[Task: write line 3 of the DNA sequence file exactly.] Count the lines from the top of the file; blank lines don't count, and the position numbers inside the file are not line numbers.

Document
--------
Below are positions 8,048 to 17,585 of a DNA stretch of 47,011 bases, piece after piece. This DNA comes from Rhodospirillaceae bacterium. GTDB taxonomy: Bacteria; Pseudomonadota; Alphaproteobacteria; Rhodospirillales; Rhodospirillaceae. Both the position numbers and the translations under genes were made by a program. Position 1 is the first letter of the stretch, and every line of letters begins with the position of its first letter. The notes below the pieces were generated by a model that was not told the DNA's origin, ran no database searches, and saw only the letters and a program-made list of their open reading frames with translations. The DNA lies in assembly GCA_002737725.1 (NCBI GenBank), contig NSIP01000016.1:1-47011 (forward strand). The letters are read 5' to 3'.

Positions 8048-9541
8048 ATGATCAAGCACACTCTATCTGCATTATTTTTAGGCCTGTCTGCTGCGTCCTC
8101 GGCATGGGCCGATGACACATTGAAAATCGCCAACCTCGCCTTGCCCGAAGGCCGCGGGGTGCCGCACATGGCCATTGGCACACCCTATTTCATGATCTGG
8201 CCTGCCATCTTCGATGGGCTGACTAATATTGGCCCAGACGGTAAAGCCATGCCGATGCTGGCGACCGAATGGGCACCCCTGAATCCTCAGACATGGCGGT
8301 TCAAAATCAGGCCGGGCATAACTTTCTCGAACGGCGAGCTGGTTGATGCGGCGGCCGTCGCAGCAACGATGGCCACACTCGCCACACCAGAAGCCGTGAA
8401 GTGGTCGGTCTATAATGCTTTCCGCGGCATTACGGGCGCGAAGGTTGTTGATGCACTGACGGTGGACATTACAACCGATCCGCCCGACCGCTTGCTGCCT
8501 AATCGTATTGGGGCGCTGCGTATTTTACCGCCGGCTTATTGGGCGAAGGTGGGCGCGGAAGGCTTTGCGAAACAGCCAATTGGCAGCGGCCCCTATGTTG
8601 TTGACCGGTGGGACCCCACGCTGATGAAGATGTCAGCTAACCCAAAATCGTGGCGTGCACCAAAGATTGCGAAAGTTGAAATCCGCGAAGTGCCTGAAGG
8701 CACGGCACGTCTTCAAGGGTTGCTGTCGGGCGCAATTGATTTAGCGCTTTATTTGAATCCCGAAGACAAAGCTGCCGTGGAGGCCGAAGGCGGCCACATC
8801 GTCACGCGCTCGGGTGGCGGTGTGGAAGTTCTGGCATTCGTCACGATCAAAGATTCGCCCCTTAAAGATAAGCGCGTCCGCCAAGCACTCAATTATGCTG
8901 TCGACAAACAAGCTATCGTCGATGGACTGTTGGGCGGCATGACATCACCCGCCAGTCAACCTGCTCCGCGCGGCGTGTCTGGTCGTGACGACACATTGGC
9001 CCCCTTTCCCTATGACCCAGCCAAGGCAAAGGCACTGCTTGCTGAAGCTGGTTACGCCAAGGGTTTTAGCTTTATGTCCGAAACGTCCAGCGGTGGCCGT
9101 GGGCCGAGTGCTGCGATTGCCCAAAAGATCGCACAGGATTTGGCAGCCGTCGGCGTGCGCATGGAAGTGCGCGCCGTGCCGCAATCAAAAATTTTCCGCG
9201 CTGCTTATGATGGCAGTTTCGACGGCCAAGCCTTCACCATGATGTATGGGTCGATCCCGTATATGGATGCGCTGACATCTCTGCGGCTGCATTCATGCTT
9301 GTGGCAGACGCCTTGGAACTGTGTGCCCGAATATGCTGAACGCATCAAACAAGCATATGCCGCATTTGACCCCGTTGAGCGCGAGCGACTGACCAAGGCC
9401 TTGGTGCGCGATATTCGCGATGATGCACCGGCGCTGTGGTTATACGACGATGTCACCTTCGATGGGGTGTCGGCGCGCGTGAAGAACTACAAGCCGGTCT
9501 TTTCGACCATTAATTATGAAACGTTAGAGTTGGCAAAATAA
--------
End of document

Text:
8048 ATGATCAAGCACACTCTATCTGCATTATTTTTAGGCCTGTCTGCTGCGTCCTC